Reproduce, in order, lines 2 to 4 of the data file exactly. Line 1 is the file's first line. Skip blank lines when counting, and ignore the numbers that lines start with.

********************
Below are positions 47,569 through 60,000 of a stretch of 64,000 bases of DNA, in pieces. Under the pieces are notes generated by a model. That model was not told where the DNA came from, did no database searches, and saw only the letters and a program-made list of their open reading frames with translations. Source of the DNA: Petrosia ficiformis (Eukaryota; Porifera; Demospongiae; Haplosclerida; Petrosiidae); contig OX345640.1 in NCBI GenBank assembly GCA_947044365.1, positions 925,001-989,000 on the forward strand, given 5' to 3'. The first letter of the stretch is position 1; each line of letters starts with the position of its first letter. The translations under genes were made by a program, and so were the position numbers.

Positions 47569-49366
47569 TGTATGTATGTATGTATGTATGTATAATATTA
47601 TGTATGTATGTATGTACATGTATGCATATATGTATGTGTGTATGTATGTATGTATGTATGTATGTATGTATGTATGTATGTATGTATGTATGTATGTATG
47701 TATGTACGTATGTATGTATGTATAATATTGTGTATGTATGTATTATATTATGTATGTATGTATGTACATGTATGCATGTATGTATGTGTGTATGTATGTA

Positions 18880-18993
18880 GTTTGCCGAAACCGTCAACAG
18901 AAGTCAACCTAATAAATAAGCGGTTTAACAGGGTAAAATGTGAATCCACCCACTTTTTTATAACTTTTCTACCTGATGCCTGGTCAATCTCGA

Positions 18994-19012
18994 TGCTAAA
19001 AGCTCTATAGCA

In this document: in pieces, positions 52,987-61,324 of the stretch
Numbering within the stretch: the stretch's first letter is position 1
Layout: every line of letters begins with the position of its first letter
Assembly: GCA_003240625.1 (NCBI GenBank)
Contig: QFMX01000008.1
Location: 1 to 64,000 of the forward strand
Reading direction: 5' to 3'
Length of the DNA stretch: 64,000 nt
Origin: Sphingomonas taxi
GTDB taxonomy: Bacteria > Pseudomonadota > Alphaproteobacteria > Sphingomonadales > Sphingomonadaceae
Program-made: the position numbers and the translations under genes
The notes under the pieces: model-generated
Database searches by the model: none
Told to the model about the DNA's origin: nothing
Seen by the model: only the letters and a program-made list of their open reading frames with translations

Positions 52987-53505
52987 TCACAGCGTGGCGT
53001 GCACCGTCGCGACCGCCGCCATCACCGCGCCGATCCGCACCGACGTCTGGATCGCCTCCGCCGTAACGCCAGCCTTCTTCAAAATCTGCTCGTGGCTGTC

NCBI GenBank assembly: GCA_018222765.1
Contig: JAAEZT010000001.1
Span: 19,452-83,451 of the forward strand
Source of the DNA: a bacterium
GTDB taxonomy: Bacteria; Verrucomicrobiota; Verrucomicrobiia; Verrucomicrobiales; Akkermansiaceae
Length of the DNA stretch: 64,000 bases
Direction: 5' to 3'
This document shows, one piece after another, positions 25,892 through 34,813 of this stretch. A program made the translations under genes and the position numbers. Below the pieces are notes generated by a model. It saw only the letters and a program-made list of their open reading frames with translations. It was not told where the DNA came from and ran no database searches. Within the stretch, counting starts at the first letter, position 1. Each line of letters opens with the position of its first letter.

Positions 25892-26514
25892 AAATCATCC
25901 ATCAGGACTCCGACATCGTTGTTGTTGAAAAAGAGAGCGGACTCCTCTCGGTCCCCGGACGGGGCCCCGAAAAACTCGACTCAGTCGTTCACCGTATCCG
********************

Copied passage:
Positions 47569-49366
47569 TGTATGTATGTATGTATGTATGTATAATATTA
47601 TGTATGTATGTATGTACATGTATGCATATATGTATGTGTGTATGTATGTATGTATGTATGTATGTATGTATGTATGTATGTATGTATGTATGTATGTATG